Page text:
Ignazio Visco: Monetary policy and the return of inflation

Text of the Bishnodat Persaud Lecture by Mr Ignazio Visco, Governor of the Bank of Italy, at the Warwick Economics Summit 2023, University of Warwick, Coventry, 11 February 2023.

Central bank speech  | 
14 February 2023
PDF full text
 |  23 pages

Introduction and some history

Inflation is back. After at least three decades of moderate-to-very moderate consumer price changes in advanced economies, inflation has returned to levels that are severely affecting the lives of households and firms, their decisions to consume and to save, to work and to invest. Last year, average inflation for the world economy was almost 9 per cent, more than 7 per cent in advanced countries and almost 10 per cent in emerging and developing economies. During the year it peaked at between 9 and 11 per cent in the United States, the euro area and the United Kingdom, well above the targets of central banks (fig. 1). In this lecture, I will mainly consider the recent developments of inflation in the euro area and the monetary policy response that has been taking place since the autumn of 2021.

The high inflation that we are observing is by no means a new phenomenon, although perhaps one that had been increasingly considered a phenomenon of the past. Indeed, even higher inflation peaks were recorded in many advanced economies in the 1970s and the early 1980s. A close look at the dynamics of inflation since 1970 suggests a possible periodisation for the last 50 years.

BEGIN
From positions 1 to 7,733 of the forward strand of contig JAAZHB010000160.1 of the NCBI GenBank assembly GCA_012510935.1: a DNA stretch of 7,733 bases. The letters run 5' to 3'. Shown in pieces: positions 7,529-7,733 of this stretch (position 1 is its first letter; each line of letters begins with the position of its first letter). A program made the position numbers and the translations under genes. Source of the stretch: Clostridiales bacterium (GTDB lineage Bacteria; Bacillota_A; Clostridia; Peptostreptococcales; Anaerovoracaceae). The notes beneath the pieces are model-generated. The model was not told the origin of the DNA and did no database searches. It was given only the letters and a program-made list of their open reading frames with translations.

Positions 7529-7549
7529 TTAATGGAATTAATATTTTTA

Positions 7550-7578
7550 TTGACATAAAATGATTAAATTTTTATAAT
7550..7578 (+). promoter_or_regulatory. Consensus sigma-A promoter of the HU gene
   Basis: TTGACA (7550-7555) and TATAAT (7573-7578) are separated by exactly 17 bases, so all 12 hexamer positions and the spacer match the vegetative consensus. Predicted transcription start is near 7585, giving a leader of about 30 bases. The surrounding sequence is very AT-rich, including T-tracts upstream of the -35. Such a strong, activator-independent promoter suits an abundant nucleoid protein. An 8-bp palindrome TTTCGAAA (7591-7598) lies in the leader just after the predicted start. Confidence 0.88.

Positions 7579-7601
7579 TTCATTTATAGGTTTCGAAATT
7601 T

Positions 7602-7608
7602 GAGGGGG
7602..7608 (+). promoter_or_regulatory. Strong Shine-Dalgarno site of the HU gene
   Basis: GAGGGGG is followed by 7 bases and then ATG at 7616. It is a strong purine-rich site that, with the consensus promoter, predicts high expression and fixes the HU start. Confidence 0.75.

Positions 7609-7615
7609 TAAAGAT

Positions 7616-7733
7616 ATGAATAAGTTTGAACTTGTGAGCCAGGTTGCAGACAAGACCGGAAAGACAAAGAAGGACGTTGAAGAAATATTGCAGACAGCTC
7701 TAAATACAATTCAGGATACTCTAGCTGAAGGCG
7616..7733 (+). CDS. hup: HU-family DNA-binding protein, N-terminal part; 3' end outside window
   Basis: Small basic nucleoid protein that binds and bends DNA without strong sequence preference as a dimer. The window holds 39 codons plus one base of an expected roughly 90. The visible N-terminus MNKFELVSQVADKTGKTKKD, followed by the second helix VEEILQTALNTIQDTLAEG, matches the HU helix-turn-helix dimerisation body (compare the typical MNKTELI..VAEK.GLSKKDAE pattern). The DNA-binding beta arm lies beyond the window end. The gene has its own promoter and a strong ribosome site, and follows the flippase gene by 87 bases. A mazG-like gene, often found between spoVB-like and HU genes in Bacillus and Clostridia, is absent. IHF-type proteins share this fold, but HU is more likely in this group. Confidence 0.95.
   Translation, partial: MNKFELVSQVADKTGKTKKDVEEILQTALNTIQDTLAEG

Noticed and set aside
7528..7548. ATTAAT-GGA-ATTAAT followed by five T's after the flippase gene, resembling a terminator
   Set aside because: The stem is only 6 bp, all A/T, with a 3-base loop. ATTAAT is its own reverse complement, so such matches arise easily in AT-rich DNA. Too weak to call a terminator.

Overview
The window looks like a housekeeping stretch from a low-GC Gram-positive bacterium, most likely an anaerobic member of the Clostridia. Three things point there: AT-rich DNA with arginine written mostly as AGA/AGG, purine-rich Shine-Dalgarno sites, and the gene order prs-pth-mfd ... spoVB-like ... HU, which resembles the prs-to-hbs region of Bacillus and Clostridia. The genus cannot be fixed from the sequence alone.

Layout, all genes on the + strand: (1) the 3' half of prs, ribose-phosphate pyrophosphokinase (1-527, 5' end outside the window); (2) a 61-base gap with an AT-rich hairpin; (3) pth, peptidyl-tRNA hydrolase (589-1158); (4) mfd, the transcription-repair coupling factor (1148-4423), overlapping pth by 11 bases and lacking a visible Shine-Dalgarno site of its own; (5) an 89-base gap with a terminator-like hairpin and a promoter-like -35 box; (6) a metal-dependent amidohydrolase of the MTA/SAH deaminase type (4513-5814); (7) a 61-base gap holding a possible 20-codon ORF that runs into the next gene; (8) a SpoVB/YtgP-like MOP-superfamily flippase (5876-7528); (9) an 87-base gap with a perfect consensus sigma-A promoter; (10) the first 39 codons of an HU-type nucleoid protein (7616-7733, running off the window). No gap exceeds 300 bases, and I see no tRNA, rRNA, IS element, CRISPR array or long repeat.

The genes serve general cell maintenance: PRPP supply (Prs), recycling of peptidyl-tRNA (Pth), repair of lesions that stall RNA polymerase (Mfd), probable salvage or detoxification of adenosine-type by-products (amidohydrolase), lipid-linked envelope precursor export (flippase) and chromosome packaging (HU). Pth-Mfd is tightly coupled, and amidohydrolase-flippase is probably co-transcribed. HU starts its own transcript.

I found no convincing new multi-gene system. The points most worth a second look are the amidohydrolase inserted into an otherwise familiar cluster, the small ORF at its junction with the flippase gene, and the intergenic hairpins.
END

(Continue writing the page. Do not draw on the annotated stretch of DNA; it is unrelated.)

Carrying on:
The years of high inflation. The 1970s and 1980s were characterised by two oil shocks, which pushed consumer price inflation above 20 per cent in countries like the United Kingdom and Italy, and to 15 per cent in the United States. To make things worse, following the spikes due to higher oil prices (initially linked to the Yom Kippur war in 1973 and subsequently as a result of the Iranian revolution in 1979), and notwithstanding some key differences in its manifestation across countries, inflation turned out to be very persistent. In Italy and the United Kingdom, for example, high inflation lasted until the counter-shock of 1986; in the United States, consumer price growth remained above 5 per cent until what became to be known as the "Volcker disinflation" brought it back under control, by means of a very restrictive monetary policy that caused a double-dip recession in 1981-83 and a large surge in unemployment. Where inflation lasted longest, multiple factors caused it to persist, including high wage growth, often spurred by explicit or implicit indexation mechanisms, which gave rise to wage-price spirals; strongly expansionary fiscal policies, in many cases already taking place before the two shocks had occurred; the scarce attention paid to (the anchoring of) inflation expectations; and the lack of independence of central banks.